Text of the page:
Religious dissident freed by Cubans

A JAILED Cuban dissident was freed this week in Havana, the first, and possibly last, release of a political prisoner there this year. But the Cuban Foreign Ministry announced that no further petitions for releases would be considered and a government spokesman said that Cuba would not bow to outside pressure for more pardons

Oscar Elias Biscet, leader of the Lawton Foundation which organised four street demonstrations in Matanzas province this summer, was let go following a week behind bars after authorities cautioned him on the "dangerousness" of his chanting "God Loves You."

The government's intransigence contrasts with its leniency last year when, during a visit by Pope John Paul II, cardinals presented a clemency list to Havana which was processed in less than a month.

But the four most outspoken opponents of President Fidel Castro, who were sentenced for up to five years last March for "contempt of authority" and "anti-government propaganda", remain incarcerated.

Elizardo Sanchez Santacruz, the prominent Cuban opposition leader, said 300 dissidents remain in prison, many of them labour activists. He predicted that there might be another amnesty prior to the Ibero-American Summit scheduled for November in Havana.

Two visiting US senators, who had been promised access to any Cuban citizen during their tour last week, were repeatedly denied interviews with Marta Beatriz Roque, an economist who is serving a three-and-a-half- year term for leading an unprecedented hunger strike earlier this year.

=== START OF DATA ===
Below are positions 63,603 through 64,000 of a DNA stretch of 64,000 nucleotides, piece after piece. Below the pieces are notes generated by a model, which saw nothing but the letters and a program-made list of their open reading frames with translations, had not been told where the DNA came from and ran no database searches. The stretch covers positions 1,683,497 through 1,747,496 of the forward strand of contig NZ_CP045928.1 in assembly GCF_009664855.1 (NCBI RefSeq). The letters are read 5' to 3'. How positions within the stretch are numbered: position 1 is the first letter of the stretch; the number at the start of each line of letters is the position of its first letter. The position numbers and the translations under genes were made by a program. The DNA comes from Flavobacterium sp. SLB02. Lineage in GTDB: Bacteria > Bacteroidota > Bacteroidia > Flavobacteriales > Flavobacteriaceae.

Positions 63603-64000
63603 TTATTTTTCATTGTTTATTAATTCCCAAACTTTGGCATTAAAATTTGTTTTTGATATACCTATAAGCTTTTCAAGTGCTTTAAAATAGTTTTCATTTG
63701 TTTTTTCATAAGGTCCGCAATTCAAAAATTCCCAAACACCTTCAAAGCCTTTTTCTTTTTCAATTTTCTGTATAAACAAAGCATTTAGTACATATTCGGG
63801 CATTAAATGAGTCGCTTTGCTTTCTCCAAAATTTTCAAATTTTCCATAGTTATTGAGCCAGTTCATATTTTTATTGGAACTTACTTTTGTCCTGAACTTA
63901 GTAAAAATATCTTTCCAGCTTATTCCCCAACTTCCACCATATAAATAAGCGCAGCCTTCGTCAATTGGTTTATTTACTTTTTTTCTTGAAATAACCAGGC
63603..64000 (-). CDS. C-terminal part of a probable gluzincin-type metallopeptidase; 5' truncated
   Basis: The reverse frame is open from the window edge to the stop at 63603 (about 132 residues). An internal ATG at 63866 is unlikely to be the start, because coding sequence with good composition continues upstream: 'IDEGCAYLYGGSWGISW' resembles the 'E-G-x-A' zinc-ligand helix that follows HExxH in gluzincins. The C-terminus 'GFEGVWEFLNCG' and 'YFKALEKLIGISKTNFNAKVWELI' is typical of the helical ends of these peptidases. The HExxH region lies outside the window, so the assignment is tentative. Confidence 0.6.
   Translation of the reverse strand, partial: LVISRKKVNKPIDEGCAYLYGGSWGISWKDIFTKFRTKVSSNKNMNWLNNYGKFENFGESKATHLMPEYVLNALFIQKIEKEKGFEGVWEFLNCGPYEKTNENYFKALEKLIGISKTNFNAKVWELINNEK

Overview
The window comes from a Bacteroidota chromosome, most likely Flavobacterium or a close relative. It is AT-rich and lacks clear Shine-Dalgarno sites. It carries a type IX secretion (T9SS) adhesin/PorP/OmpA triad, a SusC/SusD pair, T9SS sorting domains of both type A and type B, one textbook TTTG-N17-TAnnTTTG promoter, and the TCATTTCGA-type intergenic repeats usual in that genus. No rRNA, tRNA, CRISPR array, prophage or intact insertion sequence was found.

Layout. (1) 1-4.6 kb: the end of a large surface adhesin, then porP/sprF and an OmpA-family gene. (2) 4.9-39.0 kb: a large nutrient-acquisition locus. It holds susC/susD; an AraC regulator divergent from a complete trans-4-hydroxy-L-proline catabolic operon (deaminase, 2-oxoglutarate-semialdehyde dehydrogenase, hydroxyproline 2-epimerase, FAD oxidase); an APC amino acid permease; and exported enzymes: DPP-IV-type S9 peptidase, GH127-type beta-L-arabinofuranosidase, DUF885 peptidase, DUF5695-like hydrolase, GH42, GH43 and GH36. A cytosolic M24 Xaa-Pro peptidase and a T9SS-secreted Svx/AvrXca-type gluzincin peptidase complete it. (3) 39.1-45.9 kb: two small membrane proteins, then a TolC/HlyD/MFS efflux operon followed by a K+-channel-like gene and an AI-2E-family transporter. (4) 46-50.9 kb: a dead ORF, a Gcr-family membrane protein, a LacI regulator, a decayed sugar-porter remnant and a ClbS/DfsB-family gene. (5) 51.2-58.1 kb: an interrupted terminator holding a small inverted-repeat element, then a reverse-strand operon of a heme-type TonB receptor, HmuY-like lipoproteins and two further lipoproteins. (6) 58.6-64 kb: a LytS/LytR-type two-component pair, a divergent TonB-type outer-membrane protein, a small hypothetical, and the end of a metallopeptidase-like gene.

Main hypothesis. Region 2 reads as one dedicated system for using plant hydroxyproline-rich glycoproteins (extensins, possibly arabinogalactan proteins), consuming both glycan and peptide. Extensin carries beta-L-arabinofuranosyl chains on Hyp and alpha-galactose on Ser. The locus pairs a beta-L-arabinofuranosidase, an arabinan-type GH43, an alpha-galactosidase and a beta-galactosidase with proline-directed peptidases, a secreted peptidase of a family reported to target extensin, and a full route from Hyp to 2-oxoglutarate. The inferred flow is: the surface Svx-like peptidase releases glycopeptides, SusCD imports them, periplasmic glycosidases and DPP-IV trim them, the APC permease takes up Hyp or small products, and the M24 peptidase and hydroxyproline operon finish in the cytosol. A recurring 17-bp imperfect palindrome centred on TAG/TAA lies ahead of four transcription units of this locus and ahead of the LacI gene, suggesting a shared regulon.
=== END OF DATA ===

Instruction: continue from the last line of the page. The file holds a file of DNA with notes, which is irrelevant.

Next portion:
One of the senators, minority leader Tom Daschle, urged President Bill Clinton to consider lifting the 1961 trade embargo to allow in essential food and medications.

White House spokesman David Leavy confirmed that Mr Clinton is willing to consider bipartisan talks about softening the sanctions against Mr Castro's Communist regime.

"When Congress resumes, certainly we will discuss this with both parties," he said. This is expected to become a major issue in the upcoming US presidential race, guaranteed to raise heated arguments within both parties.

The indiscriminate nature of the embargo has brought repeated criticism from the UN General Assembly, Pope John Paul II, and governments around the world for nearly four decades.

"The embargo has become counterproductive to the promotion of human rights," said Jose Miguel Vivanco, a Human Rights Watch activist. "It has divided the international community and enabled Castro to justify repression on anti-imperialist grounds."

A report, released last month, by Human Rights Watch condemned the repressive Cuban laws that criminalise free expression and association. It denounced an ill-defined provision against "dangerousness", used to detain Cubans who have not committed any crime.

A dearth of independent judges and restricted access to attorneys compromises the right to a fair trial on the island, it said. The government's failure to ensure due process makes its use of the death penalty especially troubling, according to the report, which notes recent executions by firing squad.